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Vagina Gazing at the New York Times
The New York Times book review cover page last Sunday looked a lot like Cosmopolitan, with its pink graphic of a high heeled shoe overpowering a man’s dress shoe. The catchy headline read “A Woman’s Place.” Underneath the picture were two reviews, one of Hanna Rosin’s new book “The End of Men: And the Rise of Women,” and the other of Naomi Wolf’s new book – on her Vagina.
Taken together, these two books suggest that what is ending is not so much male power, but feminism as a movement for radical change. At a time when women all over the world are getting poorer thanks to the global capitalist predators, North American feminists are busy celebrating women’s supposed economic gains, and their vaginas. Either way, this is an example of navel gazing (or vagina gazing) at its worst. How did mainstream feminism end up irrelevant to the lives of most women in the world?
One answer is that the women who have access to corporate-owned publishers are the ones who did indeed get the most out of feminism. They are the (mostly) white educated elite who use their own life experiences as a measure of just how great women have it, and as they pat themselves on the back for having made it, they render invisible the structural inequalities that make life miserable for the majority of women and children all over the globe. Their individual gain means very little for those women struggling to survive in a shrinking economy.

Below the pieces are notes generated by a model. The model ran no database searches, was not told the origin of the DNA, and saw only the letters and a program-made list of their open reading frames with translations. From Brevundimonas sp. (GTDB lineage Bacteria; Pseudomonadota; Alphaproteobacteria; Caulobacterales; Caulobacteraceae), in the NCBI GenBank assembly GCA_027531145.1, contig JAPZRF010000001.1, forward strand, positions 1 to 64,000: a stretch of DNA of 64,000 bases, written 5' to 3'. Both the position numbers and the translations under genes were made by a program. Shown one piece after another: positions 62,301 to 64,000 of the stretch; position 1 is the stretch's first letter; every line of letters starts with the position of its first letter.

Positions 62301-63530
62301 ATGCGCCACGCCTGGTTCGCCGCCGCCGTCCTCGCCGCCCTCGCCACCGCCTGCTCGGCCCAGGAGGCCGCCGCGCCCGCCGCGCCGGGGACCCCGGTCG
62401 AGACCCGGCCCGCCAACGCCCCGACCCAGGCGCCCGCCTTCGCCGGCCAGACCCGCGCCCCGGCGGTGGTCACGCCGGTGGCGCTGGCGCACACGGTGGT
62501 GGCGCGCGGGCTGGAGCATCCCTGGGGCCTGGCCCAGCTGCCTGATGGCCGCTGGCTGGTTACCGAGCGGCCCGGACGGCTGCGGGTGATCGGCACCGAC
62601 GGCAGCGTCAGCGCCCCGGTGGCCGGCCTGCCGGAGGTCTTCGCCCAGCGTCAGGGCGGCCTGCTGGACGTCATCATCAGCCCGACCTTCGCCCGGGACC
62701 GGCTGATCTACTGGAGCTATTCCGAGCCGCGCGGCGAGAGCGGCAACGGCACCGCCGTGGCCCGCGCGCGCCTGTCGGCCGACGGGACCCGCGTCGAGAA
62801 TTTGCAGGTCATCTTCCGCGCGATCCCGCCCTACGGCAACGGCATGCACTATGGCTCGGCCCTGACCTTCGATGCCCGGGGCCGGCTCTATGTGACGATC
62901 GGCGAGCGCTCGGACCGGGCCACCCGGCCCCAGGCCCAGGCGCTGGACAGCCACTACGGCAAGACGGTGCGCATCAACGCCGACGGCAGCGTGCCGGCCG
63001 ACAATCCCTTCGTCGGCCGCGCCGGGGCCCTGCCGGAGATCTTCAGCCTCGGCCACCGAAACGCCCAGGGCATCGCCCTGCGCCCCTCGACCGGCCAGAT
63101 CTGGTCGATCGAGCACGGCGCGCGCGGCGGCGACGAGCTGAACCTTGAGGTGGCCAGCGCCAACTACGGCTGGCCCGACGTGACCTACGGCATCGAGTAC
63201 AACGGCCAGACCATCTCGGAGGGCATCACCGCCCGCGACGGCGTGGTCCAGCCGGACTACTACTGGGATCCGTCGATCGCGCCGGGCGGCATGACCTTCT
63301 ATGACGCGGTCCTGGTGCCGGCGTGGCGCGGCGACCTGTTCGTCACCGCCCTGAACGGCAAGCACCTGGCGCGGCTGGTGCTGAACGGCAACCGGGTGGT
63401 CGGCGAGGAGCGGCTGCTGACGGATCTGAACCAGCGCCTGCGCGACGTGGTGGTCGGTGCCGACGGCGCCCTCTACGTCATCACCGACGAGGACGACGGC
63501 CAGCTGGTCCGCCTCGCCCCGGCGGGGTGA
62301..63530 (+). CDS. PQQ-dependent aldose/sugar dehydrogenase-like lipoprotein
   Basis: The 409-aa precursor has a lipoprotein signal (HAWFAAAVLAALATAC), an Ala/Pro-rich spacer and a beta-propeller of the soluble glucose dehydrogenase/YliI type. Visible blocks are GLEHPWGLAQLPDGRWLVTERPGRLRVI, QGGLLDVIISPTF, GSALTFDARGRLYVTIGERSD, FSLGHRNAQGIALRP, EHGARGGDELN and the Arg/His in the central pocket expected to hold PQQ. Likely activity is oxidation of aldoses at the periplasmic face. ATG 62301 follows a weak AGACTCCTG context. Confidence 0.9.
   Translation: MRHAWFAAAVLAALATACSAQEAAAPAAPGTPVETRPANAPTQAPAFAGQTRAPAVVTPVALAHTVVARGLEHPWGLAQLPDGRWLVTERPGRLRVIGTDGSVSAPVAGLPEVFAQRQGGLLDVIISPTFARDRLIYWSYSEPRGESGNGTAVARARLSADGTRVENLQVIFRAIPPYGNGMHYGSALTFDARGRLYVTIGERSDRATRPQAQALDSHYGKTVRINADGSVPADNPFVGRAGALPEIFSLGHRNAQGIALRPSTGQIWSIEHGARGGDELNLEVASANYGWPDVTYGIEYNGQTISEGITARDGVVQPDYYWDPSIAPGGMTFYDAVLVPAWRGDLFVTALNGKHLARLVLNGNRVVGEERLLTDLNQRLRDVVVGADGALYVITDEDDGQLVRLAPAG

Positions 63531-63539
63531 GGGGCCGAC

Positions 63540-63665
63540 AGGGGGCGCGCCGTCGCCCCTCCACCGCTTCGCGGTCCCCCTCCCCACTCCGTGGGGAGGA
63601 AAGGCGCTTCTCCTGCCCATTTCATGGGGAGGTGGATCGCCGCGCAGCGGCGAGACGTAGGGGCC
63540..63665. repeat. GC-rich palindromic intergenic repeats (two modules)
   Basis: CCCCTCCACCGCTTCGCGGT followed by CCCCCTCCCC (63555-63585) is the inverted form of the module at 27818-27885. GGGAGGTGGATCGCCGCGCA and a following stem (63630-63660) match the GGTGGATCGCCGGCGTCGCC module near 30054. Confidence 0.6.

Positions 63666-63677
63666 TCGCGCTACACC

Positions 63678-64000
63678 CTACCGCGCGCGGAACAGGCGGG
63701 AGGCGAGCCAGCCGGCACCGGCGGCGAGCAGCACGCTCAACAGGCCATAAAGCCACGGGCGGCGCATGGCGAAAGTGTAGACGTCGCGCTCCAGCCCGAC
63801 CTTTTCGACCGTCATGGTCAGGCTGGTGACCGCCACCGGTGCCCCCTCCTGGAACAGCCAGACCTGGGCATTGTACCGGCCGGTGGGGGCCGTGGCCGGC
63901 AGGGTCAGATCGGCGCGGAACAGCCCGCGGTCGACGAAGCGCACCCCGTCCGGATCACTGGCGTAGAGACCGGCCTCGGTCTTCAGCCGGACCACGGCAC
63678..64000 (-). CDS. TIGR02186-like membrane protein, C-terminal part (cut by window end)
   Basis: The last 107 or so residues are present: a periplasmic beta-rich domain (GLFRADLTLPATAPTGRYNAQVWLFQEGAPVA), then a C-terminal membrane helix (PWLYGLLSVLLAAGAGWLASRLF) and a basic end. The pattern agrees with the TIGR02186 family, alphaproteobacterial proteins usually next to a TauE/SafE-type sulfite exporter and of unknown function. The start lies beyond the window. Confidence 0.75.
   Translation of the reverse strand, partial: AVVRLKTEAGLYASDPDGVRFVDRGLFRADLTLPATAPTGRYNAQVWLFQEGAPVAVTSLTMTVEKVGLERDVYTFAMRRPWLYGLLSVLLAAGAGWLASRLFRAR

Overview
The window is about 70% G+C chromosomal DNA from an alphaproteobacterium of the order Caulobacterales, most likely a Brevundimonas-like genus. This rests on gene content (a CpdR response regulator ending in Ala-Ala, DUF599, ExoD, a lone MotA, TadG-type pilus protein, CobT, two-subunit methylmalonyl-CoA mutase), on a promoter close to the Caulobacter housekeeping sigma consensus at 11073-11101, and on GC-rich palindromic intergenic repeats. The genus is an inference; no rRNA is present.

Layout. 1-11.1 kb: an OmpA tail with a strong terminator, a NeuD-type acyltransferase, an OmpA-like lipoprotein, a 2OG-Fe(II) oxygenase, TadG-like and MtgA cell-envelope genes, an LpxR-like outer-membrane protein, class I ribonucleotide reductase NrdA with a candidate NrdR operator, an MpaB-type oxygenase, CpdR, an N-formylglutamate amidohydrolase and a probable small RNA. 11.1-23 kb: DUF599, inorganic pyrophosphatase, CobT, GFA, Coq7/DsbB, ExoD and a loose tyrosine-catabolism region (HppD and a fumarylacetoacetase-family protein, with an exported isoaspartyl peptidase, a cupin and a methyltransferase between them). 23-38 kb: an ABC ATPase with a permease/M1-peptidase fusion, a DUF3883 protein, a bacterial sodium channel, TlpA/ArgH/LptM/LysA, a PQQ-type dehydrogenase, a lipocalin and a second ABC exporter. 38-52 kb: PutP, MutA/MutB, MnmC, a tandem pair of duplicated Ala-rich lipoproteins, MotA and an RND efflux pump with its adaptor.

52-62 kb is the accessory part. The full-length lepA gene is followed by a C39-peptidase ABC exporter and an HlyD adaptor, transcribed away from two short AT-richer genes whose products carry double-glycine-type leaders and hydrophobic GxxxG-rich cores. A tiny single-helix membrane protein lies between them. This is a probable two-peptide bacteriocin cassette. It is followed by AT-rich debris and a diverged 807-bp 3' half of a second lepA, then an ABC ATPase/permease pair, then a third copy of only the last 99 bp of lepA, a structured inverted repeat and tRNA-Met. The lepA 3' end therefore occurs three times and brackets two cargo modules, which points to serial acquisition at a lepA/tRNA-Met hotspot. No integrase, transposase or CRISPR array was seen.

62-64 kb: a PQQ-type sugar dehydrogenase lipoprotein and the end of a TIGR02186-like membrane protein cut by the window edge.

Women at the top are doing very nicely, thank you. According to one report, the average annual pay for the very few women CEOs of the largest companies in the United States is now $14 million, which is even higher than for men.
On the other end of the scale, the median wealth of single women of color aged 36 to 49 in the country is just $5, compared to $42,600 for single white women (according to a 2010 report from the Insight Center for Community Economic Development). A recent report by the Economic Policy institute found that in 2011 nearly one-third of women in the USA earned a wage at poverty level or below, and that 40.7 percent of single mother lived in poverty in 2010. When life is bleak for women, it is awful for children; from 2009 to 2010, more than 1 million additional children also fell into poverty, and the numbers continue to grow.
The buzz word in popular feminism today is empowerment. When I became a feminist many years ago, the word we used was liberation. Unlike empowerment, liberation is a collective concept which means that even if my life is all rosy and “empowered,” it doesn’t mean shit for those women who are doing low paid jobs while trying to raise families. In fact, there is a very good chance that elite women’s empowerment is built on the backs of other women whose exploited labor provides the goods and services that enable a good career and a comfortable lifestyle. The low pay of nannies, cooks, cleaners, sweat shop workers, and day care providers means that wealthier women are freed up to make a salary that no doubt does feel empowering.
Back in the day of women’s liberation, we felt that we could not claim success till all women were liberated from oppression. What we wanted was the end of patriarchal capitalism, not the end of men, and we knew that celebrating our vaginas was not the route to dismantling structural inequality. Orgasms are all very well, but a movement they do not make. Hard work, courage and an unflinching determination to fight collectively for what is rightfully ours might not be as hot and sexy as Wolf’s new book, but a movement they do indeed make.
GAIL DINES is a professor of sociology and women’s studies at Wheelock College in Boston. Her latest book is Pornland: How Porn Has Hijacked our Sexuality (Beacon Press). She a founding member of Stop Porn Culture (stoppornculture.org).